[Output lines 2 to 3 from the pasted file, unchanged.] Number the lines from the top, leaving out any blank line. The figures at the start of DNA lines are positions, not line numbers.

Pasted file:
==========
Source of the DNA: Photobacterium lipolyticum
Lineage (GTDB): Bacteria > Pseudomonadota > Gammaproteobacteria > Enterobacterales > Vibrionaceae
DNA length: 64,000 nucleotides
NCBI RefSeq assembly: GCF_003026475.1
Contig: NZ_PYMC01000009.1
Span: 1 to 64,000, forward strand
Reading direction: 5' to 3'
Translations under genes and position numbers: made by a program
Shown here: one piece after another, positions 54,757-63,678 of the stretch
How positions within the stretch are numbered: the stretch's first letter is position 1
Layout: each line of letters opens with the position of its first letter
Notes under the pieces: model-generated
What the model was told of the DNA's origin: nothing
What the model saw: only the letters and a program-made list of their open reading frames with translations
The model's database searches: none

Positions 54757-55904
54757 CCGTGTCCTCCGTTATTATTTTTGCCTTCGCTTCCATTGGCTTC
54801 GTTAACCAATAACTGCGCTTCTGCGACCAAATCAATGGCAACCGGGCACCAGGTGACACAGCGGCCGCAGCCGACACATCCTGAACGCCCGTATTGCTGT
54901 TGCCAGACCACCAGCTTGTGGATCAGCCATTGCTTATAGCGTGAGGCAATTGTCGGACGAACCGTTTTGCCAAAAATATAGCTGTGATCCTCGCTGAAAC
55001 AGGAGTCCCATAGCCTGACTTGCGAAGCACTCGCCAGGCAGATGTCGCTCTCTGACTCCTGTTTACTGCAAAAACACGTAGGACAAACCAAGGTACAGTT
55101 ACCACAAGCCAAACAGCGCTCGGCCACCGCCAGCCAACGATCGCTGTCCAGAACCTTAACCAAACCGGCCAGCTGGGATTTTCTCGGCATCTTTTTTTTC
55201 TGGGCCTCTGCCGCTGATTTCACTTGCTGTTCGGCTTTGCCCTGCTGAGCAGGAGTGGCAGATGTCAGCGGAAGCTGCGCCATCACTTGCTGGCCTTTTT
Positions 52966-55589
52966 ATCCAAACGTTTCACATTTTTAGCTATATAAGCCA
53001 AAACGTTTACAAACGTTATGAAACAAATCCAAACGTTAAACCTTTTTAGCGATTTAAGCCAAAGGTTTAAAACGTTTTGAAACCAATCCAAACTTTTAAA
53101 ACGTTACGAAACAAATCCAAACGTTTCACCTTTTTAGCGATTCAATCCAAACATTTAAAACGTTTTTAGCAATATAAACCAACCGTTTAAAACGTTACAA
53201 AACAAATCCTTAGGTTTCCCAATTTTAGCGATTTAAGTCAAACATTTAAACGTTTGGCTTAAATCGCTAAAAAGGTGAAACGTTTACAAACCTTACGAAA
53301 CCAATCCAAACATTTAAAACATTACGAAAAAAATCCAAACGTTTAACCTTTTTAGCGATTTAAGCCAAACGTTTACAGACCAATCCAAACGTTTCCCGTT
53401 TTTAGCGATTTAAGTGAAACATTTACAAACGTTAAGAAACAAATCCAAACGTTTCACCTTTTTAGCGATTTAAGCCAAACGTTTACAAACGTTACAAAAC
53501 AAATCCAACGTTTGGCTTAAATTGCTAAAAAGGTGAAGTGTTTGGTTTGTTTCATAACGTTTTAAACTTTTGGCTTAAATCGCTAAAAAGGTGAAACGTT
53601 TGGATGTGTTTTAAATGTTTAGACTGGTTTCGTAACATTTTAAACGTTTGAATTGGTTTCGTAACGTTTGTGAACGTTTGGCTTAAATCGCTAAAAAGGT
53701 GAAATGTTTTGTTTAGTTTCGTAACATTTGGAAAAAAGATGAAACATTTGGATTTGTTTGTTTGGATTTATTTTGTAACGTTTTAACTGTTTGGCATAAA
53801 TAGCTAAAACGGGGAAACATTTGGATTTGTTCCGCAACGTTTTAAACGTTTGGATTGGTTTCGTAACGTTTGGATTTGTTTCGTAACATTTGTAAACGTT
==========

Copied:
Lineage (GTDB): Bacteria > Pseudomonadota > Gammaproteobacteria > Enterobacterales > Vibrionaceae
DNA length: 64,000 nucleotides